U.S. Air Force Launches GPS Navigation Satellite

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WASHINGTON — The U.S. Air Force launched the seventh of its GPS 2F series of positioning, navigation and timing satellites Aug. 1.

The launch was aboard a United Launch Alliance Atlas 5 rocket from Cape Canaveral Air Force Station in Florida. Liftoff occurred at about 11:23 p.m. Eastern time. 

The Air Force now has 14 of the Russian-built RD-180 engines that power the Atlas 5 first stage remaining in the country. Future availability of that engine has come into question amid a deterioration of Russia-U.S. relations.  

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The launch was ULA’s second successful mission in four days. The previous mission, aboard a Delta 4 rocket, placed three space surveillance satellites into orbit.

The GPS 2F satellites, built by Boeing Space and Intelligence Systems of El Segundo, California, provide better accuracy and resistance to jamming than the previous generation of GPS satellites, most of which are still in operation. The launch helps bolster a GPS fleet whose satellites are beginning to show their age, Air Force officials say.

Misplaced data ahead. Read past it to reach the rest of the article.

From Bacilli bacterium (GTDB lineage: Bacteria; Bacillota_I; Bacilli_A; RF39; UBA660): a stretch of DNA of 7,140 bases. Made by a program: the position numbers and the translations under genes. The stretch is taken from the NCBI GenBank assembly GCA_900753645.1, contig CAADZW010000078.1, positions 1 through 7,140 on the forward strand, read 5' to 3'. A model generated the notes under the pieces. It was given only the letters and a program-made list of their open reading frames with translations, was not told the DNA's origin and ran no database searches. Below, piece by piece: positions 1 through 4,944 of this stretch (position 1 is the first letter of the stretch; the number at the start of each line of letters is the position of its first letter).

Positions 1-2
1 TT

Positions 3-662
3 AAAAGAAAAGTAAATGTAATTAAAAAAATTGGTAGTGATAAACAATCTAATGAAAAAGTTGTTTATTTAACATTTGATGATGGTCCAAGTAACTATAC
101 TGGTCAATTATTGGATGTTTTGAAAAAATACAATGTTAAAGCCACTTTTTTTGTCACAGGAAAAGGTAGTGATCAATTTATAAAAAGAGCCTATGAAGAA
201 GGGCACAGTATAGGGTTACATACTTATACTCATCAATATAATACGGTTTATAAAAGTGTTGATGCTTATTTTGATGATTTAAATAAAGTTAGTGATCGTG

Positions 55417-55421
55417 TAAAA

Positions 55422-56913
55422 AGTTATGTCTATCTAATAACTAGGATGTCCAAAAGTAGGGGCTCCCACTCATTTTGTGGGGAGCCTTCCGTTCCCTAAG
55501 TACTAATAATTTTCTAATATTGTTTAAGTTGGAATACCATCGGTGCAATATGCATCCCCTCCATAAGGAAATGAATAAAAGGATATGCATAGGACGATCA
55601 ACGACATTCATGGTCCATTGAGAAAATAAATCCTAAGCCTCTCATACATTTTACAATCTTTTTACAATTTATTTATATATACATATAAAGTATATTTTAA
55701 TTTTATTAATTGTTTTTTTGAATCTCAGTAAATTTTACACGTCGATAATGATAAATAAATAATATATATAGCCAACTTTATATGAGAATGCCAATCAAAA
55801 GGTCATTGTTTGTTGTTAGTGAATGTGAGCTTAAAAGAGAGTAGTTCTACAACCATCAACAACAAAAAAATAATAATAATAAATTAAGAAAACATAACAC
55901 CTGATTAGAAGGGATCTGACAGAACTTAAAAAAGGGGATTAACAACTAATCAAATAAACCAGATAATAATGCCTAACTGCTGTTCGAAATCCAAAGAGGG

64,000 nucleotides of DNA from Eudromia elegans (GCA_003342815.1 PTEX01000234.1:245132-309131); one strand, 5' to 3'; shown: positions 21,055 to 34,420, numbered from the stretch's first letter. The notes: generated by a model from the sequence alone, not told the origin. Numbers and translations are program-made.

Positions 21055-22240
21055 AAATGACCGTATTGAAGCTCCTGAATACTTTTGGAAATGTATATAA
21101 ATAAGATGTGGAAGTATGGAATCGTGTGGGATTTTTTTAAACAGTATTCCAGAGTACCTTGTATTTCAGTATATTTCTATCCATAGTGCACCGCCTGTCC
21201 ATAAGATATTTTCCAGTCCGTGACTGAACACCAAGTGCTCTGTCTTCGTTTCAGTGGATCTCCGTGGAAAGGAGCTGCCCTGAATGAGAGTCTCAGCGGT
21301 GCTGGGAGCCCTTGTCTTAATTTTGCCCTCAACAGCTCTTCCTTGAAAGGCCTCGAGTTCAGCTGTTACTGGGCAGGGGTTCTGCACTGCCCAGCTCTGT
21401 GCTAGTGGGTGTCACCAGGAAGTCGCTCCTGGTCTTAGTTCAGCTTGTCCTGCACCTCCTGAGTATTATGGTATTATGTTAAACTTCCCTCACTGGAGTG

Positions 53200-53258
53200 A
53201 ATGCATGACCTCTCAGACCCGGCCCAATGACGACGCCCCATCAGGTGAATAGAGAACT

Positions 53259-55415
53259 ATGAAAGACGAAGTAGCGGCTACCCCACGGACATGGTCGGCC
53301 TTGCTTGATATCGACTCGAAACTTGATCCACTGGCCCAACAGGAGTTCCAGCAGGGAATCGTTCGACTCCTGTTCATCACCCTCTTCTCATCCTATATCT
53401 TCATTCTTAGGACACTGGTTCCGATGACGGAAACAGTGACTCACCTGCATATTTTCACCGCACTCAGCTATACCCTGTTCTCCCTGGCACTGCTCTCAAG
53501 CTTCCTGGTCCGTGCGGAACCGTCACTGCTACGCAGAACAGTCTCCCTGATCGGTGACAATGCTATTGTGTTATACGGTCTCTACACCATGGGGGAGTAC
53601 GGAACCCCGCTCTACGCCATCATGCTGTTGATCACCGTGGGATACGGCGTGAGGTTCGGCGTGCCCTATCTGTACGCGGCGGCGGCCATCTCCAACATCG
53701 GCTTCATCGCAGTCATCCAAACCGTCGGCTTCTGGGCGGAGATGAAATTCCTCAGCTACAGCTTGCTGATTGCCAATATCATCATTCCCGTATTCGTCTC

The new satellite will be one of 31 active satellites in the constellation. Once GPS 2F-7 checks out on orbit, the Air Force plans to move one of its older GPS 2A satellites into a reserve mode, said Col. Bill Cooley, head of the GPS directorate at Air Force Space and Missile Systems Center in Los Angeles.  

The GPS 2A satellites had a life expectancy of 7.5 years. The satellite to be placed in reserve mode is 22 years old, Cooley said.

Cooley described the launch as part of “the most aggressive launch campaign schedule” for the GPS program since 1993.

“Our robust launch tempo requires vigilance and attention to detail, and mission success is our top priority,” Craig Cooning, president of Boeing Network & Space Systems, said in an Aug. 2 press release. “We continue to partner with the Air Force and ULA to effectively execute the launch schedule.”

The Air Force has taken a series of steps in recent years to extend the life of the on-orbit GPS satellites, including changing the way it charges the batteries on some satellites.

The Air Force expects to launch one more GPS 2F satellite before the end of the year, three in 2015 and the last of the series in 2016. The next-generation GPS 3 series of satellites are slated to start launching in 2016.

 

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